“The financial services industry is in a period of rapid transformation,” said Vincent Brennan, President of the Credit Union Solutions division at Fiserv. “Evolving consumer expectations are a catalyst for change as financial institutions work to deliver the speed, ease and convenience people want and need. Fiserv is providing the technology that enables these experiences with solutions that are in step with how people live and work today.”

Vibrant Credit Union, one of Fiserv’s clients, recently revamped its brand image and in-branch technology capabilities to appeal to the youngest members. Matt McCombs, President and CEO, reported that since its 2011 overhaul, membership of 18 to 34-year-olds has increased 75 percent. He credits this to the credit union’s modern technology, such as video banking, and customer experience, including their branded ice cream truck and events like “Talk Like a Pirate” day.

Wealthsimple, a popular automated investment manager (robo-advisor, for short), takes a similar approach to save customers time. The company says it takes less than five minutes to sign up and get invested in a customized portfolio (hence the “simple” in Wealthsimple’s name).

The platform is also particularly beginner-friendly, which is not the first adjective you might otherwise use to describe the investing industry. But that’s the point, says Mike Giepert, Executive Creative Director at Wealthsimple.

“[We’re] demystifying investing for younger people by making smart and low-cost investment services accessible and more human.”

That accessibility and digital-first approach is particularly appealing to younger consumers whose purchasing habits have been shaped in the smartphone era. But with those digital roots comes a healthy dose of skepticism. Headlines about fake news and Instagram feeds flooded with sponsored posts have led younger generations to be increasingly cautious about the trustworthiness of online information.

Yes, younger generations undoubtedly want convenience; but they also want companies that offer transparency, and are even willing to pay more for that privilege.

NerdWallet has made that transparency part of its core business model. The personal finance website was founded in 2009 to help consumers get more clarity around financial decisions. NerdWallet offers tailored recommendations and side-by-side comparisons for credit and debit cards, insurance quotes, checking accounts, and more. Think of it like a Kayak for financial advice.

The company often earns referral fees when people sign up for the services they write about, but the company discloses all its partners on its website and is adamant that those partnerships only influence which products they choose to review -- not the nature of the reviews themselves.

“Bottom line?” the site asks readers rhetorically. “We’re on your side, even if it means we don’t make a cent.”

Policygenius is another website whose entire business model is built around transparency. The company is an independent insurance marketplace that gives younger customers a side-by-side comparison shopping experience they’re used to. Only instead of flights or hotels, consumers compare insurance quotes.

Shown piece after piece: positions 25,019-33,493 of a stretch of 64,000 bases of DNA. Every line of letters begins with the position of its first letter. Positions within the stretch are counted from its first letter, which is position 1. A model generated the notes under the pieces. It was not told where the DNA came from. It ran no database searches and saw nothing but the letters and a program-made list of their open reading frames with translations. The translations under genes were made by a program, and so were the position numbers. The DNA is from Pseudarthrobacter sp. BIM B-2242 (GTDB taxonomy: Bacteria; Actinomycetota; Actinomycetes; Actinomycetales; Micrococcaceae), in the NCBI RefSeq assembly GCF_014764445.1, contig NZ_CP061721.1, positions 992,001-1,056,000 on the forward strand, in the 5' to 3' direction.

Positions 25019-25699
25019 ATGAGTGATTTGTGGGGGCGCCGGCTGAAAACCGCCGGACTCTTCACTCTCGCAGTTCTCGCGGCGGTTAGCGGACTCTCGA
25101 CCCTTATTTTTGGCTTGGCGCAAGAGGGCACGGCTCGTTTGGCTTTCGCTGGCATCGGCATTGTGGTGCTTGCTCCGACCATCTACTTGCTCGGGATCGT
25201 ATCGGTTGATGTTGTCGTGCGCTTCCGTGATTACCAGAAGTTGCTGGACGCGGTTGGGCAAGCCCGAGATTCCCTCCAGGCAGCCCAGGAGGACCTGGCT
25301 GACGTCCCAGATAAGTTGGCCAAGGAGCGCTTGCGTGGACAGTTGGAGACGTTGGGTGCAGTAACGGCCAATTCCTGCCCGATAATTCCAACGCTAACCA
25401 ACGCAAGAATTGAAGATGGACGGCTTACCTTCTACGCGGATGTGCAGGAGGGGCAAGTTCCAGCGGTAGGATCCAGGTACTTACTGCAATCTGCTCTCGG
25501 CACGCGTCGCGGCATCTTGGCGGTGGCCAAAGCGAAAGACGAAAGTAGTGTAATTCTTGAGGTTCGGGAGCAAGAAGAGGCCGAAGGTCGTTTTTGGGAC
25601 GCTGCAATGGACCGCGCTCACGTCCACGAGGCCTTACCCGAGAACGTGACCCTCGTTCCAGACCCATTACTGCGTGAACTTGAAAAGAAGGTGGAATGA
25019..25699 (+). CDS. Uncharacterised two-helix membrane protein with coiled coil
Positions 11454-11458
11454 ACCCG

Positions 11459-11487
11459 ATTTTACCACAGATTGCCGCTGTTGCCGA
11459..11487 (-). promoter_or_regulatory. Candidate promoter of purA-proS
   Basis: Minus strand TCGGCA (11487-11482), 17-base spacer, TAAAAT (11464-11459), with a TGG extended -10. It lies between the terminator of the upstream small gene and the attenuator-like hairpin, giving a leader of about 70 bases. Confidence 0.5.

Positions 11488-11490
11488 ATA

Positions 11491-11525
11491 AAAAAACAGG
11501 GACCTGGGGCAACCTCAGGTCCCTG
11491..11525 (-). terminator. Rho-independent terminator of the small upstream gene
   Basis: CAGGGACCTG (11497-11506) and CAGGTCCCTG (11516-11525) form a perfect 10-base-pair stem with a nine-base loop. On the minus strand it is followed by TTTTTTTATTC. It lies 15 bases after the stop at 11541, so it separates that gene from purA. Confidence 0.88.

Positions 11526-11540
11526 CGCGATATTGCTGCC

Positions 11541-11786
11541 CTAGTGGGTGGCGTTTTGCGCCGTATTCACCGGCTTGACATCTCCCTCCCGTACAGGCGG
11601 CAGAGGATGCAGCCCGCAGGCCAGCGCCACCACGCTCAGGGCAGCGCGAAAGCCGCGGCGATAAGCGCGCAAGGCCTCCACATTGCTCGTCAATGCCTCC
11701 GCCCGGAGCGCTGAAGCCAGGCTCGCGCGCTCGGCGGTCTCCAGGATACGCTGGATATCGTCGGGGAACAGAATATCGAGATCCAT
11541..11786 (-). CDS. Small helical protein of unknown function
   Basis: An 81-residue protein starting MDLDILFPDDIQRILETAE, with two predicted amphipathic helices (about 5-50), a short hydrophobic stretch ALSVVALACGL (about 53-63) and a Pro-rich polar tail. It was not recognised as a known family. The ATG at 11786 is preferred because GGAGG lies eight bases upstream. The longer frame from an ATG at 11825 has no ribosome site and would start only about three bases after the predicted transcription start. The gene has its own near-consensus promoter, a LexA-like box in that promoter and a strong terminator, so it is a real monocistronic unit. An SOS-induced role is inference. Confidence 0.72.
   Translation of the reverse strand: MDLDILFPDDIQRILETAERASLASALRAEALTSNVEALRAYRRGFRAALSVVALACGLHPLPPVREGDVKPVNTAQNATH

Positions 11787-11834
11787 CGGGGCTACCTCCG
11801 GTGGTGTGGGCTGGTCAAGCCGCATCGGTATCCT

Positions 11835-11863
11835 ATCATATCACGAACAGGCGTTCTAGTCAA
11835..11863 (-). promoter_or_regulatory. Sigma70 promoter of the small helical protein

Of course, offering a mobile-first, transparent service is only half the battle for companies seeking to tap into this market with up to $143 billion in spending power. The other half is branding those initiatives in such a way that younger consumers will see past the industry’s boring stigma and give the service a try.

“We talk to younger consumers where they are most -- on their phone,” explains Alison McGlone, Head of Brand at NerdWallet.

“Our marketing spend is primarily focused on Google, social media (Facebook, Instagram) and TV, and even our TV campaign is designed to find them outside of the living room, wherever they watch content, since we know that is how their consumption has evolved.”

NerdWallet’s approach appears to be working. The company reports more than 100 million people — a third of American consumers — come to NerdWallet every year for advice when making financial decisions.

Those familiar with Progressive’s iconic Flo advertisements may be wondering what it is that makes them so memorable. Love them or hate them, they’re engaging because they connect with consumers on a human level.

That insight is what helped inform Progressive’s Parentamorphosis campaign, based on the premise that ordinary people start turning into their parents the moment they purchase their first home. (The latest episode depicts a group of new homeowners in a therapy-style support meeting who trade hilariously relatable dad-isms. “Progressive can’t save you from becoming your parents,” the narrator admits at the end, “but we can save you money when you bundle on home and auto.”)

“It’s all about the right content in the right context,” says Jeff Charney, Progressive’s CMO.

There may not be one right answer to the right content and the right context. But one thing is for certain: young people reward brands they feel “get them.” Companies in traditionally “boring” industries may be fighting an uphill battle to break through the stigma, but untold riches await the companies who can most effectively tap into the psyche of young consumers and offer a purchasing experience congruent with their values.